The most significant reason we know so little scientifically about human evil is simply that the evils are so extremely reluctant to be studied.

Chapter 38: Redeeming Our Devils and Demons by Stephen A. Diamond

Rollo May talks about the daimonic, same concept as evil except that daimonic entails that evil comes from inside rather than outside.

Evil was thought to come from outside with the representation of demons. Demons often bore the responsibility for bad things and were scapegoated as a result.

Jung thought demons were interruptions of the stream of consciousness from the unconscious.

When Descartes ended the idea of demons, witches, elves, we lost ways to name our psychological problems, which impoverished our lives.

Our world became disenchanted; and it leaves us not only out of tune with nature, but with ourselves as well.

Rollo May

Originally, demons were a force of nature that was both good and bad. They became “only bad” during the Christian era.

Modern people failed to understand that these demons can never be destroyed, and must instead be integrated – something the Natives managed to achieve.

We modern post-Christians — with our “gods” of science and technology, and even our newly found religions—are poorly equipped [to integrate our demons].

Today Satan is a concept devoid of meaning, the sign of a rejected religious system because unscientific.

Evil, it seems, is everywhere—most visibly in the form of pathological anger and rage, hostility, vicious interpersonal savagery, and so-called senseless violence.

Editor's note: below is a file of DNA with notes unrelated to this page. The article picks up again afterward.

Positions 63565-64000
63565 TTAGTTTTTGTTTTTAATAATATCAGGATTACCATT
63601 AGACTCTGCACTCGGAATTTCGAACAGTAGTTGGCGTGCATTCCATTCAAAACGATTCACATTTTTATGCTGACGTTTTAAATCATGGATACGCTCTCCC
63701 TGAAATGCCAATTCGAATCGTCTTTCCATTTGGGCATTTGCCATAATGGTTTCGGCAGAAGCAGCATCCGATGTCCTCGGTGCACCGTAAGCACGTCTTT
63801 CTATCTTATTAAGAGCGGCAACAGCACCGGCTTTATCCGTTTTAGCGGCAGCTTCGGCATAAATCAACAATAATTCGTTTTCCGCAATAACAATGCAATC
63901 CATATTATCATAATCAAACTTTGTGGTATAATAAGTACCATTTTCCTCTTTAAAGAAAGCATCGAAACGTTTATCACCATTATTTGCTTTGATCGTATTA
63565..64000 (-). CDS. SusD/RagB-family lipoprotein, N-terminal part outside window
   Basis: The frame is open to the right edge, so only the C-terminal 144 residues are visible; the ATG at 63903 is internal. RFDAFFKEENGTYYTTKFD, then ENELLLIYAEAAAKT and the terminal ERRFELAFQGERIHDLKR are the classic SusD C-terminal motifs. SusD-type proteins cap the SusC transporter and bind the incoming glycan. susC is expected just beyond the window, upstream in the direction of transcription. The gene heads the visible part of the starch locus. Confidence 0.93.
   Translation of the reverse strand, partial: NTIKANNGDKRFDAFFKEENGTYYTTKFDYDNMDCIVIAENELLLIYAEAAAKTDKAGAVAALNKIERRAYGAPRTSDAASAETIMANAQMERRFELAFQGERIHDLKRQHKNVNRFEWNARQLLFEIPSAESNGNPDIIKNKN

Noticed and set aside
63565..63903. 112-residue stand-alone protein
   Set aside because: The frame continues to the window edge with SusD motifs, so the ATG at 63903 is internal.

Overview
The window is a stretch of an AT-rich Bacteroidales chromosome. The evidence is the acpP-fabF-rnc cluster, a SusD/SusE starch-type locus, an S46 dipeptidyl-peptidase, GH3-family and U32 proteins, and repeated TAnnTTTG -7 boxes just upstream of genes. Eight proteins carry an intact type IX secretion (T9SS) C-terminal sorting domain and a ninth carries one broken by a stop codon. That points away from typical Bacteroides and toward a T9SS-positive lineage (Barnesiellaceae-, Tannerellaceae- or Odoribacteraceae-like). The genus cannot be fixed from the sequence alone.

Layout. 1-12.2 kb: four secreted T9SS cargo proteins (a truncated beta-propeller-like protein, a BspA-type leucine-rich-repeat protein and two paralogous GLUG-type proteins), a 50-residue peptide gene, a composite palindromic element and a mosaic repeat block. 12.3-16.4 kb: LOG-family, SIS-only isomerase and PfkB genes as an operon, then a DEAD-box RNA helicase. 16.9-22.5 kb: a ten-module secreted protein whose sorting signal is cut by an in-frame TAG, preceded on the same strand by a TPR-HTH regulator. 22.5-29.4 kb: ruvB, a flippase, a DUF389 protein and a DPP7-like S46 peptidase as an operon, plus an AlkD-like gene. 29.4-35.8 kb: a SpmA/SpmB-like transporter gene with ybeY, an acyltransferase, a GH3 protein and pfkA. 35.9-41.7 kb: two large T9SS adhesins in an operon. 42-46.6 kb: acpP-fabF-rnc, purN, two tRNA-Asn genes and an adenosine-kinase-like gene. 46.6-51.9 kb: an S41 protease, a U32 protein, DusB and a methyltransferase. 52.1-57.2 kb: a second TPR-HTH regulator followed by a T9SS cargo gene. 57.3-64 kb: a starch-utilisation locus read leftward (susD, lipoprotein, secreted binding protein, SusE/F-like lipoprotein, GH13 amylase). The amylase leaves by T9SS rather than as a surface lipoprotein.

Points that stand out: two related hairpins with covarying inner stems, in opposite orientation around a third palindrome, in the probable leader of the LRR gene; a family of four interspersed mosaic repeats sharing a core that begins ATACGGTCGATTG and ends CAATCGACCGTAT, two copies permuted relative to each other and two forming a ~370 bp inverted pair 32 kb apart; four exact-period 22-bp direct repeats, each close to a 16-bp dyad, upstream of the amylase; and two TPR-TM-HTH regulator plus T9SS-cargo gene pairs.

We need a new concept of evil that also integrates its creative side.

The Jungian vision of the shadow is a bit dangerous as it can lead one to say “my shadow made me do it”. The shadow isn’t a split personality, but an integral part of ourselves.

Psychotherapy is one way to integrate our demons, by voicing them, and transforming them into allies.

We realize that the things we were running from turned into sources of vitality, creativity, and spirituality.

Chapter 39: The Basic Dynamic of Human Evil by Ernest Becker

The cause of human evil is the following: what man wants above all is to endure and prosper, so he denies death. As soon as he gains power, he takes revenge on those he used to be with as they remind him of his own weakness.

Men fear both life and death. These fears are buried in his shadow. Reich said that all ideologies, wars, and sadism were caused by man denying his own animalistic nature. Leaders who get elected are those who promise to engineer the world and elevate man above his nature.

That man is an animal is a part of the shadow. The shadow is man’s inferiority which he wants to get rid of as he feels guilty. The best way to not feel guilty is to look for evil in other people. This leads to scapegoating.

Chapter 40: Acknowledging Our Inner Split by Andrew Bard Schmookler

The central defect of evil is not the sin but the refusal to acknowledge it.

Scott Peck

What we cannot face will catch up with us. The only way to be free from demons is to face them.

As long as we believe that all of the bad is in others and none in ourselves, we’re on the wrong course. The tension stops once we understand our own capacity for evil.

To do so, we need to stop demonizing him. It’s a painful spiritual task, but it’s also an opportunity for peace.

We demonize so-called monsters as it helps us make space between us and them. We should do the exact opposite.

Ghandi explains that we shouldn’t demonize our enemies but rather appeal to their better selves. This almost sounds like integration.

However, as he strived to become perfect in his public life, Ghandi’s relationships with his close ones became tyrannical. He hadn’t embraced his own dark side.

Gandhi was at war, and war means dividing good from evil. The key is in fact, to reunite them.

Goodness will reign in the world not when it triumphs over evil, but when our love of goodness ceases to express itself m terms of the triumph over evil.